It’s useless to try to persuade me to be uninterested in endocrine. If your interests lie elsewhere, I forgive you for skipping my entries on the topic.
First the news: I heard from Katarina Borer, author of Exercise Endocrinology.
As a lay person, it’s hard to know what qualifies as a respected source on a particular topic. What I know is that in terms of textbooks, it’s the first that pops up when you do searches on Google, Yahoo or Bing using the terms “exercise endocrine.” It gets Google’s top honors, in that it appears in the number one position, above articles from clearly “popular” sources, such as bodybuilding.com. Moreover, two other articles from Katarina Borer appear in top ten slots. That’s my confession. I have accepted this woman’s qualifications on the basis of her Google Quotient. She, of course, rose even higher in my esteem when she contacted me by email, and attached three articles for my review (two in which she was lead author, one a commentary on one of the other pieces). She attained nearly saint status by paying me a compliment, “I found your postings interesting and remarkably well-informed for a person who is not actively engaged in research.”
There. Confessions dispensed. I will, sometime soon, review those articles, but they will require time to digest. I have read each one’s first two paragraphs, and it is apparent to me that I will need to read these articles when my intellectual cylinders are all firing properly and I am under the influence of a precise dose of caffeine. (Too little and I don’t make important, rapid mental connections; too much and I start cleaning my house instead.)
Several things emerged in the comments on my last post that gave me “Eureka” twinges:
- That other people experience “eat impulses” and at least one commenter feels relieved to have language to describe them. Our vocabulary, clearly, is constrained by having only two words to describe the sensations that precede eating: hunger and appetite. With dozens of hormones, peptides, proteins and the like, reacting in hundreds or thousands of combinations with our individual gene profiles and contributing to our metabolic processes, it seems a bit silly to me that we reduce the entire process to two, singular tense, words. Moreover, the limits imposed by these two words have created a perfect Petri dish for fomenting the social discord we size acceptance proponents know as weight bias and the oppressors are happy to use in a “war on obesity.” To wit: “If you don’t eat when you’re hungry, obviously you’re simply responding to appetite, you out-of-control schmuck, and we, society, will judge you harshly for that if it results in a larger body than we find pleasing. Hmmmmph! (We’ll leave you alone or even venerate you if you can eat sans hunger and remain trim.)”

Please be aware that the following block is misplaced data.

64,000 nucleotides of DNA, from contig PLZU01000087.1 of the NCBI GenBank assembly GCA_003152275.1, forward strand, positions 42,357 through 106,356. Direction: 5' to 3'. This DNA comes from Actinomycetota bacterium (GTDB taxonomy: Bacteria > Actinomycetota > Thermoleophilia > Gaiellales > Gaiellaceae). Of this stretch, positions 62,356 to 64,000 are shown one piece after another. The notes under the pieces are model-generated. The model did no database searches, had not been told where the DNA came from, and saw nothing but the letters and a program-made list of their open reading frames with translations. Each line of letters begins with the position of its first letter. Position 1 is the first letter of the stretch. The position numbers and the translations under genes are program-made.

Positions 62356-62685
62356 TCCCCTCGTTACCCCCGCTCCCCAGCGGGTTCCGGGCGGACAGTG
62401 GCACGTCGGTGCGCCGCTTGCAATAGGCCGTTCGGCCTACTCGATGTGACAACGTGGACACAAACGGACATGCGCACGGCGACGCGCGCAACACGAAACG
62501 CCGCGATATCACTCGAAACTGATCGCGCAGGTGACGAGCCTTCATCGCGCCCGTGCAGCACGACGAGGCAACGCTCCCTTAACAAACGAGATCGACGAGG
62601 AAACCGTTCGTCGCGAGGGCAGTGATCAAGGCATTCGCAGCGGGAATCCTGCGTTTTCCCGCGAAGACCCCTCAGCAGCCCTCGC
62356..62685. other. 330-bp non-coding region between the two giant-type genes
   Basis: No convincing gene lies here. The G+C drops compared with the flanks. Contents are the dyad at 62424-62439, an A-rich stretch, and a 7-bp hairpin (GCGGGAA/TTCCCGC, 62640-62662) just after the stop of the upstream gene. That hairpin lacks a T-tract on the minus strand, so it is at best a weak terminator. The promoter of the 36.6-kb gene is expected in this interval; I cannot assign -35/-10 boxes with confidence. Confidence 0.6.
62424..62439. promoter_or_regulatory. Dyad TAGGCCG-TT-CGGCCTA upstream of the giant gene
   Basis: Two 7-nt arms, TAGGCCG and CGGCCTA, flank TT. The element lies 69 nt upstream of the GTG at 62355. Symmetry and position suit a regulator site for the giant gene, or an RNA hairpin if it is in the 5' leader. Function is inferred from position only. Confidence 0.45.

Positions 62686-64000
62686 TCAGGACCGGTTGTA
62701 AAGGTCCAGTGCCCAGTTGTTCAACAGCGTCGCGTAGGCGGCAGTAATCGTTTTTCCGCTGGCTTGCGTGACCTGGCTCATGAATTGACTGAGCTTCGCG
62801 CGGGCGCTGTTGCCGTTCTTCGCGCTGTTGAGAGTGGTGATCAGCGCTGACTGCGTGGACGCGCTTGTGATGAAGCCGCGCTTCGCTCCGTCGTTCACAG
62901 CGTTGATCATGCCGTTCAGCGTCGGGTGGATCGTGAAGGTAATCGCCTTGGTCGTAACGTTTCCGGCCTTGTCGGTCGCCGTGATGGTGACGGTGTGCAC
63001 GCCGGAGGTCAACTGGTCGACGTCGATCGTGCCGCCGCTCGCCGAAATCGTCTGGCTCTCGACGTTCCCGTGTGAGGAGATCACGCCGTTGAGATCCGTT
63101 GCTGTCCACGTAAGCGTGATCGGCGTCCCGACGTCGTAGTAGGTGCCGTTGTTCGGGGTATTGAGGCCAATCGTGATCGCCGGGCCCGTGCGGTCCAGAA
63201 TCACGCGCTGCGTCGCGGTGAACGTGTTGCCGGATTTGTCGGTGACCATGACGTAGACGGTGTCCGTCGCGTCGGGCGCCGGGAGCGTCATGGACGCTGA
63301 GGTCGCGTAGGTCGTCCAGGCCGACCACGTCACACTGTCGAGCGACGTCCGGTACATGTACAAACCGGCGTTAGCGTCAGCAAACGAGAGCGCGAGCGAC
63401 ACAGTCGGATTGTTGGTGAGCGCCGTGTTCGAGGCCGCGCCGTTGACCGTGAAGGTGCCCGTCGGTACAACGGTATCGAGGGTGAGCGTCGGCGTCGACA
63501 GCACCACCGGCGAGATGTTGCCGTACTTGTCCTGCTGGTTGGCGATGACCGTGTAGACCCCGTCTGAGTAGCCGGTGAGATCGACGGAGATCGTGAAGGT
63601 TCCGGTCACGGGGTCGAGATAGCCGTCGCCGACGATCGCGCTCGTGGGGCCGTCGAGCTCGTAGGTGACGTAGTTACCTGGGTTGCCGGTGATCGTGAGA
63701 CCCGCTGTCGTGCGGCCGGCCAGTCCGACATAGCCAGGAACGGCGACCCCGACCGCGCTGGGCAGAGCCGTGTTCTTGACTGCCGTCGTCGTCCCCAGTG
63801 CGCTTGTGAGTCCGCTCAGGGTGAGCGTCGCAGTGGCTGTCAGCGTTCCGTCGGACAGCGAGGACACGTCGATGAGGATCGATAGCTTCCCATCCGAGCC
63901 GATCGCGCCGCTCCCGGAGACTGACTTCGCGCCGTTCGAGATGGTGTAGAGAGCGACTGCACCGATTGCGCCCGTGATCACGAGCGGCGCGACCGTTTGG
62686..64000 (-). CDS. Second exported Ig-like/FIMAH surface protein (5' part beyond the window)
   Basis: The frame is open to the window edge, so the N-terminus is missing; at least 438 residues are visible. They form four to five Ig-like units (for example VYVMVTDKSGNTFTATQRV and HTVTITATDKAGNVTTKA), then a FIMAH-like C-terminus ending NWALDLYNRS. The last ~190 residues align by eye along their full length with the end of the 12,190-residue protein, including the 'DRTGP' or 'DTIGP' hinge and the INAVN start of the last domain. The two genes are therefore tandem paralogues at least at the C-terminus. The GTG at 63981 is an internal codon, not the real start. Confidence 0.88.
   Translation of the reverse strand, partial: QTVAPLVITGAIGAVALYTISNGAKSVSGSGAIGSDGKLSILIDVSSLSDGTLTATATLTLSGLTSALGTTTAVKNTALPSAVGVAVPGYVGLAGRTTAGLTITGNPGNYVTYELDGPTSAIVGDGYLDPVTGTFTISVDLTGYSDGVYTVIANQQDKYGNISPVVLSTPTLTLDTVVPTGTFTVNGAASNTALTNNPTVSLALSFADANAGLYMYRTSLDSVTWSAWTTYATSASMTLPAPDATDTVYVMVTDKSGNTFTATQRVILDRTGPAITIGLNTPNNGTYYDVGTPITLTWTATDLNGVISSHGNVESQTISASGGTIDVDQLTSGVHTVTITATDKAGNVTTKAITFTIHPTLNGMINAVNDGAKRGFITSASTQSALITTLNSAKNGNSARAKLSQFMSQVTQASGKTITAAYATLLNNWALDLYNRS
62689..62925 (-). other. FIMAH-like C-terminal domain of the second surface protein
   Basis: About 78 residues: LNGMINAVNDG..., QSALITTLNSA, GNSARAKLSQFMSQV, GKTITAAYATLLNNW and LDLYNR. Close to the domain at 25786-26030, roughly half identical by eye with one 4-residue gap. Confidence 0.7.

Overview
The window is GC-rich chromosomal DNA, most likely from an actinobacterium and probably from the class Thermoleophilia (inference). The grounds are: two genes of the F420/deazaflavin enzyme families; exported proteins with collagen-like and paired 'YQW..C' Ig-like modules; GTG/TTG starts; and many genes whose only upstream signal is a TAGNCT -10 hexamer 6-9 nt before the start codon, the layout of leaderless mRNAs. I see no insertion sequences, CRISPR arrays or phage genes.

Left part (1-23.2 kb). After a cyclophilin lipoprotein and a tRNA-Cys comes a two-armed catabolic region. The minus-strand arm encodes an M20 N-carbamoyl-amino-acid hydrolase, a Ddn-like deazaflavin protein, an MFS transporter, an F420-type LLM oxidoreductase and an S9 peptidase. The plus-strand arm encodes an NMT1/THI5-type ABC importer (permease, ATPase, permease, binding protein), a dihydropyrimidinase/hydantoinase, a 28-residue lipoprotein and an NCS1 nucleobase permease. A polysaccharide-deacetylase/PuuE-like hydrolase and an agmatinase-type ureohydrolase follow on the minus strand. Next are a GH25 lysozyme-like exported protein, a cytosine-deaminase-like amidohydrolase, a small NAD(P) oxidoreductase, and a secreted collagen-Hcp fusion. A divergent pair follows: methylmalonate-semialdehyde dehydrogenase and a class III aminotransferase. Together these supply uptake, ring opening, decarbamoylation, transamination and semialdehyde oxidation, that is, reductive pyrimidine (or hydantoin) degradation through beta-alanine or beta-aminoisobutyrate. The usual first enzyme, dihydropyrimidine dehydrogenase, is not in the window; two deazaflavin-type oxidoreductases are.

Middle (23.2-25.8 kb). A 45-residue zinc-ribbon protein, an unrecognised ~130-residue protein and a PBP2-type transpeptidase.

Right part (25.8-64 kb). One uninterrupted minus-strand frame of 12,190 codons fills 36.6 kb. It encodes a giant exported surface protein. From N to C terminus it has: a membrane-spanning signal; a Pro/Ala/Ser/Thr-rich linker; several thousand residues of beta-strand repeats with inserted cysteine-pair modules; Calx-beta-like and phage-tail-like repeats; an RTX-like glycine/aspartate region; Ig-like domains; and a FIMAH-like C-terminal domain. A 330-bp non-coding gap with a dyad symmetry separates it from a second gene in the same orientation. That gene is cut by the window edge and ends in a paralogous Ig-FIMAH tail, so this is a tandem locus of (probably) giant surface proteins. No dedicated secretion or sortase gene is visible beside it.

- That perhaps I share more common ground with the paleo people than I thought. I found myself thinking about and writing on “ancient wiring.” It occurs to me that those “eat impulses” are the precursors to legitimate hunger. They are our body’s cue to emerge from our caves or descend from our trees and go hunt and gather, before hunger sets in and we are too light-headed and weak to get the job done. In modern culture, however, descending from a tree may be a 13-step staircase down to the kitchen, or emerging from a cave may mean leaving behind a La-Z-Boy recliner and walking seven steps to a refrigerator door.
- That perhaps exercise, of a particular intensity (which may be unique to each individual), is a cue to our ancient biology, “I’m on the hunt now; I’m gathering. You can turn off the impulses to eat for a bit, and hunger would be pointless.”
- That the abatement from “eat impulses” may be especially useful to weight-loss maintenance when exercise is timed for morning, in that the effects of the exercise may persist for some time afterwards, or may moderate impulses during the day. (This is just based on my own experience and two seemingly well-informed commenters, oh, okay, BRILLIANT commenters – since they agree with me.)
- That scientific research dollars are way too limited, so that some otherwise generous souls are possessed to feel a bit protective of their areas of interest/research, even when another area may pose no direct threat, other than to slurp up those limited dollars.
I look forward to reading Katarina’s articles. To whet your appetite (ack!), they include sexy words like leptin, ghrelin, insulin, peptide – 1 (GPL-1), peptide YY, homeostasis and others that I hope will explain, with science, the experiences and impulses and we encounter in our everyday lives. I read with the eyes of a maintainer only. Ah, that I were a scientist, but then I might suffer from “one truth” syndrome, a malady I’m happy to avoid.